Surrey: Twenty-one-year-old Lily Monrose has only been married for three weeks. When her new husband fails to come home from work one night she is left stranded in a new country where she knows no one. Then the police tell her that her husband never existed.

Two women, twenty years of secrets and a man who can’t remember lie at the heart of Lisa Jewell’s brilliant new novel.

Review –

“Single mother Alice offers a stranger sitting on the beach in the rain a windbreaker, and, upon learning he has no recollection of who he is or how he got there, she invites him to stay in her guesthouse. Her children give him the name Frank, and Alice works to help him regain his memory and learn how he ended up in the north of England. Near London, Lily, a young wife from the Ukraine who has been living in England with her new husband, panics when he fails to return home. After the local police inform Lily his passport is fake, she begins to search for him to determine whom she married and why he suddenly abandoned her. These two stories set in present-day Britain are interwoven with a third story set in 1993 of a family’s annual vacation to the beach, which takes a troubling and ominous turn after the 15-year-old daughter, Kirsty, begins dating a local 19-year-old guy, Mark. As Jewell’s (The Girls in the Garden, 2016, etc.) novel progresses, the tensions in each story heighten as the characters must confront questions of whether we ever truly know other people or if we always keep part of ourselves hidden away. While these are not new questions, Jewell’s page-turner approaches them in a riveting manner. Its numerous twists avoid predictability, and the novel is well-paced as it weaves the three narratives together. Toward the end of the novel, as Alice, Frank, and Lily meet and begin to learn who has brought them together, the plot moves a bit too quickly for a full explanation of everyone’s identity and motivations. Yet even these too-short character back stories serve to circle back and reinforce the novel’s central question: how much does knowing a person in the present count for?

Dark and moody, this is a mystery with substance.” Kirkus Reviews

Definitely 5 stars!!!

A Dark Lure (Dark Lure#1) by Loreth Anne White

Book Description:

Published: July 1, 2015

Format: Audio/Scribd

Stars: 5

Twelve years ago, Sarah Baker was abducted by the Watt Lake Killer and sexually assaulted for months before managing to escape. The killer was caught, but Sarah lost everything: her marriage, her child, and the life she loved.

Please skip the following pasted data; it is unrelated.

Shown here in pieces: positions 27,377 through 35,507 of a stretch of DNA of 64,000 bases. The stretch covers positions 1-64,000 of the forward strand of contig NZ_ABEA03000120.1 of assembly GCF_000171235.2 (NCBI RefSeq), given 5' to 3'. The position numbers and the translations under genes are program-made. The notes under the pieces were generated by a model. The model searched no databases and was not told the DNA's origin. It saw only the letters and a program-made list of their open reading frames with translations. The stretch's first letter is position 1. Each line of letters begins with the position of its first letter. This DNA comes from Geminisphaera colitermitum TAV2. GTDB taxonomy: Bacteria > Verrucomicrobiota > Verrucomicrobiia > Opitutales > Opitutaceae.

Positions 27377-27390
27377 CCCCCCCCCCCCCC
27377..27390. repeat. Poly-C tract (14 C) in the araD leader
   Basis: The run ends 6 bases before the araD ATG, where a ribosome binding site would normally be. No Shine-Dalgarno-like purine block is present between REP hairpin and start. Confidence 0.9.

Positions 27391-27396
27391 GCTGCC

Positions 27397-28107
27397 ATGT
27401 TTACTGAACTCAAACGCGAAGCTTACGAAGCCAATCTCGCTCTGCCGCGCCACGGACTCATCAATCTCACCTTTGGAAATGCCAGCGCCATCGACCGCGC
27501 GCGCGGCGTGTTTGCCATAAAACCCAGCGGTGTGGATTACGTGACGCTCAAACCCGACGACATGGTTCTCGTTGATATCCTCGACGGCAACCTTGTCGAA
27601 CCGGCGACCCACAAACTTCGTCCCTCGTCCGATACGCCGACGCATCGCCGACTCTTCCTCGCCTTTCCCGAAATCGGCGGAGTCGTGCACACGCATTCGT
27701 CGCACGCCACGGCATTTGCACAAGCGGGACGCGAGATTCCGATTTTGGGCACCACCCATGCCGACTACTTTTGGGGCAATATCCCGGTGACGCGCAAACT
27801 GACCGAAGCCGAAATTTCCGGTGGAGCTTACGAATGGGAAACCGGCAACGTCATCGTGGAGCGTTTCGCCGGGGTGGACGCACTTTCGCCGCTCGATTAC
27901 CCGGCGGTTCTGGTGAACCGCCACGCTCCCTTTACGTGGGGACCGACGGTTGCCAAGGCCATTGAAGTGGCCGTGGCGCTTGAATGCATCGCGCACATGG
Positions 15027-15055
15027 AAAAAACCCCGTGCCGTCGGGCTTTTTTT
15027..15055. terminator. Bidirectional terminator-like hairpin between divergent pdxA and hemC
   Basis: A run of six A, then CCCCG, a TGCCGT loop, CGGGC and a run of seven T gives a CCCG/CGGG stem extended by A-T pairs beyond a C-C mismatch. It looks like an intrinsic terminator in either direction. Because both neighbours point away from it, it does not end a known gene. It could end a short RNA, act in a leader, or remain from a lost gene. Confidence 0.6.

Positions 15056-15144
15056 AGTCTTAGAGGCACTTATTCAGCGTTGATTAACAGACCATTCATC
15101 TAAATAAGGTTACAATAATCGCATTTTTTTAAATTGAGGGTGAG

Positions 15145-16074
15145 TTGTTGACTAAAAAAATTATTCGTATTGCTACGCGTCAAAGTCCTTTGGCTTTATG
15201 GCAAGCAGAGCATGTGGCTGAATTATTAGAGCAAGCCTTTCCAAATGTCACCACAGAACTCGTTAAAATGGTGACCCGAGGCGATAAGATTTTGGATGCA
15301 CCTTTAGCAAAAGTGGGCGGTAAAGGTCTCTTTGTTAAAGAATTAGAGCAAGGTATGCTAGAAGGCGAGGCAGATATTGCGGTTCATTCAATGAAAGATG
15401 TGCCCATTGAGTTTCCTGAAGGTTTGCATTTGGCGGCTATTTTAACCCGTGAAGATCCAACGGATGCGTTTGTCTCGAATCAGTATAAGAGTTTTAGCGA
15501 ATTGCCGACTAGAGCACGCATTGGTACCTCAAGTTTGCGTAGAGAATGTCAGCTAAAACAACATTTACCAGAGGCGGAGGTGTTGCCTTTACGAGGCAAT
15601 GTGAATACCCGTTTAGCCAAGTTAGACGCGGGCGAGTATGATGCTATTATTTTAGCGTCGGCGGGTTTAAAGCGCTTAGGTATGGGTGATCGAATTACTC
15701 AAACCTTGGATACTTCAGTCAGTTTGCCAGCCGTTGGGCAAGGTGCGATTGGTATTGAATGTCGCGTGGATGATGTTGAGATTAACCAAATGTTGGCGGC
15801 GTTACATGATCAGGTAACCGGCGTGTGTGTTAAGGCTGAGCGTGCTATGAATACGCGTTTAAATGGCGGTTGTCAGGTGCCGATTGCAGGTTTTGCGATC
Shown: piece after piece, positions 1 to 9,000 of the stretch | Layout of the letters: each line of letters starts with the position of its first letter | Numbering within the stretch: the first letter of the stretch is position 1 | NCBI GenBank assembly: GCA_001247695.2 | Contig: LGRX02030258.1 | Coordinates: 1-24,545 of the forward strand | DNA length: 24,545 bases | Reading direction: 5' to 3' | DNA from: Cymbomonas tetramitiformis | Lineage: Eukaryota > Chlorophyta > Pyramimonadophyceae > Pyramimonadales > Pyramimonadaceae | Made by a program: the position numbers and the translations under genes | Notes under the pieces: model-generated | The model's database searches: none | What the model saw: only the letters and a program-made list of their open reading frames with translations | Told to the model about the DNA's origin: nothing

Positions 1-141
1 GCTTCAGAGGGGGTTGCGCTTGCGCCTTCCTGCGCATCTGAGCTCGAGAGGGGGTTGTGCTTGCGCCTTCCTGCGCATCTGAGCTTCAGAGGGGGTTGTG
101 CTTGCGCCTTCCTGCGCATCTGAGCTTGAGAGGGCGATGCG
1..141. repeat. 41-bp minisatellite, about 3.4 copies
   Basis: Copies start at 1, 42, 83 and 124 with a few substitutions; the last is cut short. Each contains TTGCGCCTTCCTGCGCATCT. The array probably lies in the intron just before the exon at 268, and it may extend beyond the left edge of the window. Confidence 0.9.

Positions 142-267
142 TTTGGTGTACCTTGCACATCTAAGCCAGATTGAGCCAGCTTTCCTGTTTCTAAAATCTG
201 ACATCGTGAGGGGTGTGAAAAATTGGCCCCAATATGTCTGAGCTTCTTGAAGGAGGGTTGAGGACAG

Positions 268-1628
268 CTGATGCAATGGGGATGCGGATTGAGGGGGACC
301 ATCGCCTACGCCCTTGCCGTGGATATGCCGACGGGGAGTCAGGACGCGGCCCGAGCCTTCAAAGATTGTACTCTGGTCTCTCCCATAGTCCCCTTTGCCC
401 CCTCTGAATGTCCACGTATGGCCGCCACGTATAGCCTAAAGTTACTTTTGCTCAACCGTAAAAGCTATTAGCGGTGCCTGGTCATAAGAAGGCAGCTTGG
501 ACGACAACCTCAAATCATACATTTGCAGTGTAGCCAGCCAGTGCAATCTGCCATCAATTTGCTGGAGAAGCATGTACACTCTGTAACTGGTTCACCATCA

Struggling with PTSD, Sarah changes her name to Olivia West and finds sanctuary working on Broken Bar Ranch. But as her scars finally begin to heal, a cop involved with her horrific case remains convinced the Watt Lake Killer is still out there. He sets a lure for the murderer, and a fresh body is discovered. Now Olivia must face the impossible—could the butcher be back, this time to finish the job?

As a frigid winter isolates the ranch, only one person can help Olivia: Cole McDonough, a writer, adventurer, and ranch heir who stirs long-dormant feelings in her. But this time, Olivia’s determination to shut out her past may destroy more than her chance at love. It could cost her her life.

Review –

First, be aware that there may be triggers so some. Included in the book are kidnapping,rape,torture of women,multilation, biting, etc.

Wow, what a ride! This was probably the most suspenseful novel I’ve read in the last few months.

Basically, it’s a story about survival: Olivia West, sole survivor of the “Watt Lake Killer” who died in prison, works anonymously on Broken Bar Ranch as its manager when a body is discovered. The victim’s remains have been put on display in the same way the dead killer used to do and weird things – coincidences? – begin to happen on Broken Bar Ranch.

A cop who worked on the side-lines of the original Watt Lake case – now dying from cancer – never believed the real killer had been apprehended and, thus, he’s out with his young daughter, Tori, to catch the right guy this time…

It’s hard to find fault with a book that’s as engaging and exciting as this one. Of course, it’s not high literature but it’s nearly perfect for what it is. Frequent switches of perspectives and places take place but I always knew exactly what was going on which is a big plus for me. The backstory of the Watt Lake killer is told by means of a book written by Tori’s late mother and makes for chilling interludes.

The world was natural, beautiful and rugged. The details were lush in description (the Canadian Northwest). Many of the characters and certainly the main characters were all grappling with their pasts, not always sure they wanted the future. Character growth and strength provide the base for a great story.